American frontier life has largely been glorified on film—think Disney’s “Davy Crockett” movies, or even a lot of Hollywood’s early westerns. Frontiersman Hugh Glass may not be as familiar to most as Crockett or Boone is, but his true story is incredible—one that director Alejandro G. Inarritu adapts in a gritty, beautiful film, “The Revenant,” which is nominated for more Oscars (12 total) than any other movie this year.
Leonardo DiCaprio plays Hugh Glass, who is leading a troupe of men commanded by Captain Andrew Henry (Domhnall Gleeson) through the wilds of the 1820s American West on a fur-trading expedition. Also among their crew is Glass’ half Indian son Hawk (Forrest Goodluck), young Jim Bridger (Will Poulter), and John Fitzgerald (Tom Hardy), a surly man who harbors a strong dislike for Glass and just about every other human. While scouting ahead one day Glass is viciously attacked by a giant bear. Lingering near death, unable to move or speak, the rest of the crew discovers him but soon finds it hard to transport him as the terrain becomes more and more treacherous. Fitzgerald, Bridger, and Hawk volunteer to stay behind with him, with Fitzgerald’s intentions being nothing short of terrible. After killing Hawk and leaving Glass for dead, Fitzgerald and an unknowing Bridger head toward civilization. Glass eventually rises, and begins his quest for revenge as he fights through the cold, snowy wilderness to find his way home—and kill Fitzgerald for what he did.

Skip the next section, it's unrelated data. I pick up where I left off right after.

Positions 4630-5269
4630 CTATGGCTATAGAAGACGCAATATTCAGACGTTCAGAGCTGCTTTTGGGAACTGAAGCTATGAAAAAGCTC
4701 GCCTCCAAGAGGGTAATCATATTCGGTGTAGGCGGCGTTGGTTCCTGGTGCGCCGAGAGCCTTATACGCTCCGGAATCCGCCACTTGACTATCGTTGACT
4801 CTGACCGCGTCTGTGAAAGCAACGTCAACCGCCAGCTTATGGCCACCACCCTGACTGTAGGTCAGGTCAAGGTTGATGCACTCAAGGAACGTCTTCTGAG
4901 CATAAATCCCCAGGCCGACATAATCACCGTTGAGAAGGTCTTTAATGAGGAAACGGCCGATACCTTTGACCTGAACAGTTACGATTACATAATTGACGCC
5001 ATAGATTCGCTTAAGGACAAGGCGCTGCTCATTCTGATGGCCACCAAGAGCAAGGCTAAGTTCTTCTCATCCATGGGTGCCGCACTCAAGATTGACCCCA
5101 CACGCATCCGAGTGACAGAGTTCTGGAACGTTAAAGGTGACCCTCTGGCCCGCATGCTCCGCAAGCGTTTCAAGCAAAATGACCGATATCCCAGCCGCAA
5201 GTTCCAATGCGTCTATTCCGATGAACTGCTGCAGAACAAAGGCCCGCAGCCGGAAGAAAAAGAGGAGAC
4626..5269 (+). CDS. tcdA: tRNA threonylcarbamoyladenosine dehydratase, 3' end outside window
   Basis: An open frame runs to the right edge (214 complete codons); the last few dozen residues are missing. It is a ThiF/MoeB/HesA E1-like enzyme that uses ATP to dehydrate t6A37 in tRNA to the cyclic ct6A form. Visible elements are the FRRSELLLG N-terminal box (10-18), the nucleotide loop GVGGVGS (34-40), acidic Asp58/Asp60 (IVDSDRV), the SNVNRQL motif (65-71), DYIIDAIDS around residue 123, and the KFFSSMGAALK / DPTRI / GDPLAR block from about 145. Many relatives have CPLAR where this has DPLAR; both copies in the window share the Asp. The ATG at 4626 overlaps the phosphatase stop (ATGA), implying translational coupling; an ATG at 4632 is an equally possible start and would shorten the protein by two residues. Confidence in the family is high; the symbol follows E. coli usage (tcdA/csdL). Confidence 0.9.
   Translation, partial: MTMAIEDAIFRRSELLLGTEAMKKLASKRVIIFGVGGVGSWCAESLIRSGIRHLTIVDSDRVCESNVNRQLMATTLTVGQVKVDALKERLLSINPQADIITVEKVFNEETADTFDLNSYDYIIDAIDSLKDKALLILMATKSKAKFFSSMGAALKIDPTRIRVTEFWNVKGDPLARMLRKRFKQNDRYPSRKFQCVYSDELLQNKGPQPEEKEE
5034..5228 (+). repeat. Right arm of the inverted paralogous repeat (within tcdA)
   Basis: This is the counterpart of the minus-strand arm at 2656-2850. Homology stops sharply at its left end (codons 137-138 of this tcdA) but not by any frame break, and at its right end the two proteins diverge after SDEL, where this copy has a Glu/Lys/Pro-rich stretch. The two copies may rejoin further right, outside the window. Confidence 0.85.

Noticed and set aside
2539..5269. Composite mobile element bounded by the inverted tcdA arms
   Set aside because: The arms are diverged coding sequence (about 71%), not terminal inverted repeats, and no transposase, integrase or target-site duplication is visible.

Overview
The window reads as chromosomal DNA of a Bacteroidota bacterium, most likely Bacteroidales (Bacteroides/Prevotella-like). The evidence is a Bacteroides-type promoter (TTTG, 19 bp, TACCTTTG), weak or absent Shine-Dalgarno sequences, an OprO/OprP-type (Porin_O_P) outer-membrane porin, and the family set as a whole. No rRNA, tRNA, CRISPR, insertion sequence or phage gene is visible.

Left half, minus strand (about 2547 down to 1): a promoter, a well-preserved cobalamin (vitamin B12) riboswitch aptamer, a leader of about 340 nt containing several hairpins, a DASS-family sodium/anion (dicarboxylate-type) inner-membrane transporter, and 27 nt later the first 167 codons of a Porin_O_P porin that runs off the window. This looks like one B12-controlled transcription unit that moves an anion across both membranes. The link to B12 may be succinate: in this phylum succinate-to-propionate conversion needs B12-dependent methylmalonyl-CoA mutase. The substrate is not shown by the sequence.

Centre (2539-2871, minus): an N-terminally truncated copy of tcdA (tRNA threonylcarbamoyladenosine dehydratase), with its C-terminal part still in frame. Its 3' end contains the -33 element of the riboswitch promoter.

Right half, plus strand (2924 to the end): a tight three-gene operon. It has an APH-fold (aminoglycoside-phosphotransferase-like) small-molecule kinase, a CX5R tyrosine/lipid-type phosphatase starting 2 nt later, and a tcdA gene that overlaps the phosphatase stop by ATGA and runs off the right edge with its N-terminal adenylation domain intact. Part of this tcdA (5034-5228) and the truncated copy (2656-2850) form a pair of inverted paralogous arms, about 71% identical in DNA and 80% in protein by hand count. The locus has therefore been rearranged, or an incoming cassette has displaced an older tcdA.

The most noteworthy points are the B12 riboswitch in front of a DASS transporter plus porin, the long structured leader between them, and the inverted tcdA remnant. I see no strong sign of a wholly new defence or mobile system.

DiCaprio gives a strong performance in this movie—it’s often subtle. He often doesn’t speak. But he doesn’t need to, because we know just from looking at him how determined he is to survive and enact his revenge. DiCaprio is nominated for a Best Actor Oscar for the movie, and will likely win (even if it is a pity win for losing for “Wolf of Wall Street;” let’s face it, this film is great but it’s not his best). Hardy is good at playing unlikable people and he does that well here, although awarding him with a supporting actor nomination was probably a tad too much praise. Gleeson holds his own between two powerhouse actors playing the good-hearted captain.
Inarritu, nominated again for Best Director after winning the Oscar for last year’s “Birdman,” proves himself once again to be one of today’s finest directors. The way he uses imagery in “The Revenant” is beautiful, even inspiring at times. His reverence for nature is evident in every scene, whether we’re looking at a devastating snowstorm or a serene corner of the forest. He succeeds at making the film feel both intimate and epic; the way he shoots the film’s opening battle sequence, a lot of it in one long take with the camera following around the action, is nothing short of impressive. And the way he uses little visions Glass has throughout the film to reveal his background—his Native American wife was killed and their home destroyed when their village was burned years ago—gives just enough context to let viewers know where Glass comes from, and how his family motivates him.
“The Revenant”—a word that literally means one who rises from the dead—is a survival story, of both man versus nature and man versus man—it’s incredible to watch everything Glass goes through, and how he still perseveres. It’s violent; it’s gory. This is no glorification of frontier life, but it is a glorification of the human spirit.
Academy Award nominations for “The Revenant”:
· Best Picture
· Actor in a Leading Role: Leonardo DiCaprio
· Actor in a Supporting Role: Tom Hardy
· Director: Alejandro Gonzalez Inarritu
· Film Editing
· Costume Design
· Makeup and Hairstyling
· Sound Mixing
· Sound Editing
· Visual Effects
· Production Design
Check out showtimes for this movie and more at the following St. Louis-area theaters:
- Wehrenberg Theatres
- AMC Theatres
- Regal Movie Theatres
- Galleria 6
- Chase Park Plaza
- Moolah Theatre
- Hi-Pointe Theatre
- St. Andrews Cinema
- Plaza Frontenac Cinema
- Tivoli Theatre